Subject: I have found a CD that I think you would enjoy
The Best of Bobby "O"
Genres: Dance & Electronic, Pop
80s Disco Genius
Disco Buff | Tokyo, Japan | 10/02/2004
(5 out of 5 stars)
"Bobby, having debuted at age 19, was a real star of 80s disco for me in my teen age. She Has A Way, Givin' Up, Reputation, Whisper To A Scream...all of his High-Energy tunes were popular in clubs in Japan as well as the other parts of the world! His vocal was not so superb, but I am sure his technique of arranging electronic instruments as a producer was novel enough to rival Patrick Cowley, who produced likewise many techno-disco gems including Sylvester for hit-maker Megatone Records. There are a couple of his CD compilations on sale but this one is the best in its sound quality and song choice sense. Recommended.
According to information on some disco websites, he already retired from music business and now a lawyer in NY."
Bobby O does his thing
A. Griffiths | London | 03/11/2005
(3 out of 5 stars)
"Bobby Orlando churned out countless records in the 1980's and early 1990's, nearly all of which are made from one Hi-NRG rhythm blueprint. The majority were sung by session singers and released under various guises of female groups and soloists, but he also released albums of himself. This is the only Bobby O "solo" CD I have, and it's enough for me. Although I'm a fan of his music, I prefer it when he's not doing the vocals as for one thing, he's not that great a singer, in fact he's prone to ham it up, trying to come across as some kind of loverman/Lothario who can charm his way into any lady's heart (or panties)....oh dear.
Sadly, that doesn't really work on the major audience for this type of music (ie, gay men), which brings me to the second drawback of Bobby O's solo CDs, which is that he writes with a surprisingly sexist attitude. A lot of the appeal in Bobby O female fronted projects comes from the cute and very camp lyrics which portray all his vocalists as brainless bimbos hung up on romance and flirting. This has led to some huge hits, for example The Flirts' "Passion" and "Calling All Boys". Unfortunately, when he writes for himself, it becomes clear that he's actually pretty disdainful of women, and many of his songs are insulting and misogynistic when sung by a man ("Another Knife In My Back", luckily not featured here, is particularly offensive).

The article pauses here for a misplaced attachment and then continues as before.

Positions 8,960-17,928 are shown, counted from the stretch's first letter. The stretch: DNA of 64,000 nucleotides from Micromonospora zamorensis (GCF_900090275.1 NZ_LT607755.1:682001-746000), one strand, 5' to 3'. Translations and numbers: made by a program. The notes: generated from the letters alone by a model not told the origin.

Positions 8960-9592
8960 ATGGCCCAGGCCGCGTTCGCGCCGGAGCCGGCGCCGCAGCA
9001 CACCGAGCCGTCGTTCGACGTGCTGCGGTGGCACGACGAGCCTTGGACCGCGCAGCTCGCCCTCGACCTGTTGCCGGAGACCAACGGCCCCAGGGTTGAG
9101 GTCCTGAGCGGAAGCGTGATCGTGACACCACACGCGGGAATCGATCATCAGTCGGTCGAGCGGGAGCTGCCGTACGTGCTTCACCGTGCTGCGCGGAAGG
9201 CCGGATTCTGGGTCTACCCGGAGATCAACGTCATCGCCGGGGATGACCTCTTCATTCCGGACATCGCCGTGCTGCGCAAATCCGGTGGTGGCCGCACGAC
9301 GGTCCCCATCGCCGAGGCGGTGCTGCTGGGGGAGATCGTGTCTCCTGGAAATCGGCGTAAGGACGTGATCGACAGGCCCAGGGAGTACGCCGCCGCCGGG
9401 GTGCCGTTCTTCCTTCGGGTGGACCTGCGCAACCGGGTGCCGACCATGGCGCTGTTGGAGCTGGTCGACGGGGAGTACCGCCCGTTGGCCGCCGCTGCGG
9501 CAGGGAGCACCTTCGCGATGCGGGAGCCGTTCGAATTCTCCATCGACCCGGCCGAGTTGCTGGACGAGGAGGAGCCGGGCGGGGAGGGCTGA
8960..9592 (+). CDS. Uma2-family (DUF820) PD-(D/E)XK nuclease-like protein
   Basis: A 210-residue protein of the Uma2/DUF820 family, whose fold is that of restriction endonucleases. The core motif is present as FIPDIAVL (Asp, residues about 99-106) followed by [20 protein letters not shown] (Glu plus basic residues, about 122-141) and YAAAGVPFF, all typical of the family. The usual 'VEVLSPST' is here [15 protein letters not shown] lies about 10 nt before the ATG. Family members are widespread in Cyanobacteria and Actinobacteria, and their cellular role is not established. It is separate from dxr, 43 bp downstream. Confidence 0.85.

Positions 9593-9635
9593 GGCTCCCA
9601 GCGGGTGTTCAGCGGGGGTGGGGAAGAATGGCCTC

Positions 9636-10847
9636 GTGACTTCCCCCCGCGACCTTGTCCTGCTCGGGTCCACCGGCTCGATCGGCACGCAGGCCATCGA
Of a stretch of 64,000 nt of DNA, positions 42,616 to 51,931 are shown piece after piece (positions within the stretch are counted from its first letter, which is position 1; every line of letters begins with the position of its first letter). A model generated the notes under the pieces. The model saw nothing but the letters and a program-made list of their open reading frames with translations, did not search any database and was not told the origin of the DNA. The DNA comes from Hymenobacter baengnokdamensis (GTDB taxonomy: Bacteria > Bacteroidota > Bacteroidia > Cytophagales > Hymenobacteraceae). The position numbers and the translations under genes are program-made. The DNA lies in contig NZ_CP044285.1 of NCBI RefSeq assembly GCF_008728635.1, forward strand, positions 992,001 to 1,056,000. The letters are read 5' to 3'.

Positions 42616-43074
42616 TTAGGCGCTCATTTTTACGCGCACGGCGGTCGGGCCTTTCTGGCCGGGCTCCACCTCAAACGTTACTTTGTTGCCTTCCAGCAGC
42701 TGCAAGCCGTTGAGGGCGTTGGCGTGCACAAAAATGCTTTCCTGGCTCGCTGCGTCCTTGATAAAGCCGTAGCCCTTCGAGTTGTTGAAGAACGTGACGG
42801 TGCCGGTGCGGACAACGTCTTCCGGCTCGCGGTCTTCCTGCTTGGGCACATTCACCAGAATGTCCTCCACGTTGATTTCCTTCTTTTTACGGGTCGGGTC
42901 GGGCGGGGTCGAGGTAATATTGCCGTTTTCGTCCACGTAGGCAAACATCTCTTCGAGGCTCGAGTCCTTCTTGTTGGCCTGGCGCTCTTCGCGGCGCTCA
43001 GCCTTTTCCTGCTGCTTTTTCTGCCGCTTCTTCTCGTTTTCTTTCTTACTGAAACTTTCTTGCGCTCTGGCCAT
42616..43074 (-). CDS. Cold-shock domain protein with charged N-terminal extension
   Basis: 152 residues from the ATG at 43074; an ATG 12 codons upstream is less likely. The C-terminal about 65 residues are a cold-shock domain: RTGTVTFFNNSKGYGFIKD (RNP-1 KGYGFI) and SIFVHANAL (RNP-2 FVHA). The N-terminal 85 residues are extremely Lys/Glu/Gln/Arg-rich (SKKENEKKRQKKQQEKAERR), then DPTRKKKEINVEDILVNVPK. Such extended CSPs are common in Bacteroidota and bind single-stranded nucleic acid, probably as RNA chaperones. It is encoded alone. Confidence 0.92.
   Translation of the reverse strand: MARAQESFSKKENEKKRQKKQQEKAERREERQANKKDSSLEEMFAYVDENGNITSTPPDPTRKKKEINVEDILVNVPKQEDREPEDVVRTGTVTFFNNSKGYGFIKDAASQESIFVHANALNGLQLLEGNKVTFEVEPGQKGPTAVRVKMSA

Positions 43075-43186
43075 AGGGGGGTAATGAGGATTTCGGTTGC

For these two reasons, I would stick with the CDs that he has produced fronted by other groups. However, don't pass this CD up entirely, as it does contain at least one bona-fide classic in the shape of "She Has a Way", a great dance workout whose calibre is affirmed by the fact that it has been plundered and sampled by modern club DJs (so, for that matter, has "I'm So Hot For You", more recently, by Junior Jack). But some of the other tracks are totally fogettable, like the pompous "I Cry For You", which blatantly steals it's chorus from "Don't Cry For Me Argentina" (!). This shameless cloning of other people's work is most notable on "Pump It Up" which is such a close duplicate of "Relax" by Frankie Goes To Hollywood that I'm surprised they weren't on the phone to their lawyers as soon as it was released!
What I'd like to see is more hard to find Bobby O tracks collected together onto CD. The Flirts, Divine, Roni Griffith and Oh Romeo all have CD collections on the market, and any of these would be ideal for fans of the famous "dum-dum, dum-dum" bassline that Bobby made his own. But there are still lots of "O" projects floating about out there, like Malibu, Hotline, Girly, Gina Desire, Bonnie Forman, Miss Kimberly...the list goes on and on. And they all sound better than Bobby by himself. So let's have those on CD. Sorry Bobby - you're a great producer, but your work is at it's best when you stay away from the microphone."